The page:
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back to article Microsoft U-turns on overpaid redundo packages

Microsoft has reversed its decision to ask some of the 1,400 people it sacked last month to return part of their redundancy packages. The move comes just 48 hours after a letter the firm had sent out to some of its former workers was published on the interwebs. The vendor had asked some ex-Microsoft staff on 18 February to …

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What about the underpayment overpayment?

Will the people underpaid get the overpayment too?!

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HR bullshit

But Microsoft no longer wants the money back because “people noticed we were being a bunch of c***s,” its human resources boss, Lisa Brummel, should have told CNET yesterday.

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Gates Horns

Let me be the first to say...

HAHA!

In all seriousness this is just yet another example of how Mickeysoft has gotten far too large for it's own good. Left-hand vs right-hand so to speak.

I'm not surprised they backed down on this though as they have enough bad publicity as it is.

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Gates Horns

Translation.

“it didn’t make sense for us to continue on the path we were on,”

Actually means:

"We've spoken to our legal department and it's going to cost a shitload more in legal fees to get it back than it's worth."

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Gates Horns

On the other hand

They've now shown themselves to be magnanimous and gracious , with a human side that is at odds with the moneygrabbing image they may have had in some circles.

I think that on balance, most people who are aware of this issue will now have a more positive image of Microsoft than before this episode started - a PR message well worth $125 grand by anybody's standards.

Hmm - one wonders if this might have all been a setup by some abominably crafty PR agency all along....

</cynic>

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Go

At long last....

Finally some sense! Doubt it'll last that long though.....

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Linux

small snowstorm of bad publicity

Com'on this is Redmond, when was the last time they actually had good publicity in any manner.

When the do actually perform something that may look like a good deed there is an underhanded motive involved.

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Gates Horns

The phrase 'cost -effective' comes to mind.

In that trying to get that money back may be the right thing to do on the face of it, but the consequences of doing so will make MS look really bad/far worse.

Makes MS look far form competent.

Didn't realise that it was such a small amount though.

ttfn

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Cost $125,00 now...

But that's less than the total wage bill for these employees for the year I would imagine?

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cheaper than legal fees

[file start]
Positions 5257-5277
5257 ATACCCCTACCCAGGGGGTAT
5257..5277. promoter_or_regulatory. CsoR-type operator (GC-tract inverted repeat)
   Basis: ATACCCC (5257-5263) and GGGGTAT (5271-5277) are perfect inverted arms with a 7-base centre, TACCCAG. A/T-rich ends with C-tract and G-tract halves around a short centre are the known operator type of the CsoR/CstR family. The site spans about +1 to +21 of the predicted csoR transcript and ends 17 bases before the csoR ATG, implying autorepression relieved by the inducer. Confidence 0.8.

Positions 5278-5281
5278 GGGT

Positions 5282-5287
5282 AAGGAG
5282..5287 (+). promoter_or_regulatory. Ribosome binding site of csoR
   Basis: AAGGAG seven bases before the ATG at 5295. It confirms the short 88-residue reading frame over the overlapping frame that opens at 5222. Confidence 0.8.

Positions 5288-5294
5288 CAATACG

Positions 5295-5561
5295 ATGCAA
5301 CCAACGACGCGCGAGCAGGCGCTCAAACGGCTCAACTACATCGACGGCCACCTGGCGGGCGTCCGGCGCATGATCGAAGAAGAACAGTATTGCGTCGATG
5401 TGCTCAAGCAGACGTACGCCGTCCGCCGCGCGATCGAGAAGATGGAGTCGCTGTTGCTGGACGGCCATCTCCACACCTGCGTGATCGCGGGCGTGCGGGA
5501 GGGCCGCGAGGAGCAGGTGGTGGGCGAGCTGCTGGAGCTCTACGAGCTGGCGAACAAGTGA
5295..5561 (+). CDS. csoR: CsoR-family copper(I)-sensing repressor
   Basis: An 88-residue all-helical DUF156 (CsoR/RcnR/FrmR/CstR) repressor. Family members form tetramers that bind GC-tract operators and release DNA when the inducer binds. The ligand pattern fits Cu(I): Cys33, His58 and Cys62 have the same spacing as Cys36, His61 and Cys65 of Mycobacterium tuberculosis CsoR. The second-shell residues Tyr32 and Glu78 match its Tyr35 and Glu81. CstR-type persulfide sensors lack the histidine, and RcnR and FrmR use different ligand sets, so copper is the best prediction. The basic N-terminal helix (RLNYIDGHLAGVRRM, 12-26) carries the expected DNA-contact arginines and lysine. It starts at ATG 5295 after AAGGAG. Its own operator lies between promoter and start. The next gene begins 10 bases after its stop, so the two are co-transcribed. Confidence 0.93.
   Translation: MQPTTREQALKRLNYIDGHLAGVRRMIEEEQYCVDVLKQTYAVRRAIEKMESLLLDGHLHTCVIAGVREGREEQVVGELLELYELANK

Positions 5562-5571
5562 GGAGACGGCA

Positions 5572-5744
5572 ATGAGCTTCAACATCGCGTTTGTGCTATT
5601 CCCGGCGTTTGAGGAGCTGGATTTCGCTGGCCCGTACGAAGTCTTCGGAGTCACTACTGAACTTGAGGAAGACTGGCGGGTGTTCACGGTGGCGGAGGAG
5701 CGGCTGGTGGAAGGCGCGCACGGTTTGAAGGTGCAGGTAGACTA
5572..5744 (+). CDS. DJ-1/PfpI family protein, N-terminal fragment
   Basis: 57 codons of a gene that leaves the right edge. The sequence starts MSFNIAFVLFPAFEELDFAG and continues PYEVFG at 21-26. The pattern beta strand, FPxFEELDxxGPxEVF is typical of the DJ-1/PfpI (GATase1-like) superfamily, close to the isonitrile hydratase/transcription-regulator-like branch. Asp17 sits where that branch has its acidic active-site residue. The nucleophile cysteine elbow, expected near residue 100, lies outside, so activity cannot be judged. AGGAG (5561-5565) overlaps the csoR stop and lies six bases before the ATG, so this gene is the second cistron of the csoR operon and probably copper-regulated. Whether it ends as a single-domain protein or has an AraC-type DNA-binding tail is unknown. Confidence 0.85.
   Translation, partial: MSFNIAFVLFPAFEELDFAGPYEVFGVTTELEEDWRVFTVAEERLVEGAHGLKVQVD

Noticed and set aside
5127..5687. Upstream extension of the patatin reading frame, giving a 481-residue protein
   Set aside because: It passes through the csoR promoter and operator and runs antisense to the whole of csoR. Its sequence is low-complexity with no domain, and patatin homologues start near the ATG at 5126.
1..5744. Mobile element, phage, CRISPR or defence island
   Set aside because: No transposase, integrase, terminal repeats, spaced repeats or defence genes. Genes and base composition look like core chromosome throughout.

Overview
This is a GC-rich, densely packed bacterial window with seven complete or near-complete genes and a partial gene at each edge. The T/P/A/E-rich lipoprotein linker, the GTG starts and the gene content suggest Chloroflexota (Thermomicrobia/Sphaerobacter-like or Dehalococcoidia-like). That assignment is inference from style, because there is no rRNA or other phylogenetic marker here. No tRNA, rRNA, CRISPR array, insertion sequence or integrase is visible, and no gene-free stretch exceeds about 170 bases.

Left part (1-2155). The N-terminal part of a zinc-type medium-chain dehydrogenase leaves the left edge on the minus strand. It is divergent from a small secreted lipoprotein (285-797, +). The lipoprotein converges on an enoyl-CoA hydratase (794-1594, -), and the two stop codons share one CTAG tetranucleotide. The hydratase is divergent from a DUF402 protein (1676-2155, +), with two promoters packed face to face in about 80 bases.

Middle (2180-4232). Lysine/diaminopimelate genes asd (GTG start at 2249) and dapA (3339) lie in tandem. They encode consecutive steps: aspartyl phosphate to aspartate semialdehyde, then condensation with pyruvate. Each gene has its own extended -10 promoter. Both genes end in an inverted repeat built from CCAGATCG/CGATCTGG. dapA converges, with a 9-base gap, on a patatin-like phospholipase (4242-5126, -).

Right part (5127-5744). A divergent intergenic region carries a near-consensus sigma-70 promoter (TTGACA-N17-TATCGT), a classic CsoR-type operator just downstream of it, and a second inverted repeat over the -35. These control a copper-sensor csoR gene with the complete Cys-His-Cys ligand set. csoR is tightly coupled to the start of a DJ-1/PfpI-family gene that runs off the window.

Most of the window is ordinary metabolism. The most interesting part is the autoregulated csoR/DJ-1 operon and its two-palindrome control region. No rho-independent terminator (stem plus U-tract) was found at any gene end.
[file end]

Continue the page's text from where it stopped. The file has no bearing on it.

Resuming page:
and what price tag on face saving?

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Tim
Gates Horns

M$ $hoot$ $elf in foot.

How very microsoft to completely fail in the common sense department. Seems to be the norm these days.....

Make MASSIVE profits

COMPLAIN that these profits are SLIGHTLY less than they were last year

SACK HUNDREDS of staff, who get paid the LEAST in the company

COCK UP their redundancy payments because you have SACKED THE MOST CAPABLE payrol clerk

ASK FOR THEIR OWN ERROR TO BE CORRECTED BY THE AFFLICTED

U-TURN when gets bad press

KEEP THEIR OWN JOBS DESPITE BEING INCOMPETANT!

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Paris Hilton

It woulda cost more to get it back

MS lawyers don't work cheap.

Paris, 'cause she's easy but she's not cheap.

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Gates Horns

Hahahaha

They seriously wanted it back in the first place? Can you imagine anyone saying anything except "You just fired my ass. You want money back? Fsck off and die."?

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Tim
Gates Horns

Pardon my BA$IC error.....

I of course meant to say.... Make EVEN MORE profit than last year......

Schoolboy error!

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Anonymous Coward

What about those who didn't get the extra payout..?

Will MS be as nice as they're pretending they are by increasing the payouts for those who weren't originally affected by their fuck-up? Do those who were underpaid get the missing part plus the $5K fuck-up bonus too as compensation?

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Money found from the petty cash budget for next SPSA bonanza

Oh, it's not called a 'Shared Performance Stock Award' anymore, is it? It's an 'Executive Officer Incentive Plan'. This is important, because - like investment bankers - Executives at Microsoft need incentives, lest they suddenly decide to go off and do something less destructive with their time. Anyway, renaming something, every few years, is just like inventing something completely new, isn't it?

I'm sure those redundant staff will be more than gratified to know that Brummel, herself, will probably be among the selected 900 top executives who are rumoured to be getting a share in a collective $1.2 billion dollars feeding-frenzy, this year, as a reflection of their continued outstanding performance on Vista, Live Search, and (in the case of Brummel's department) severance pay.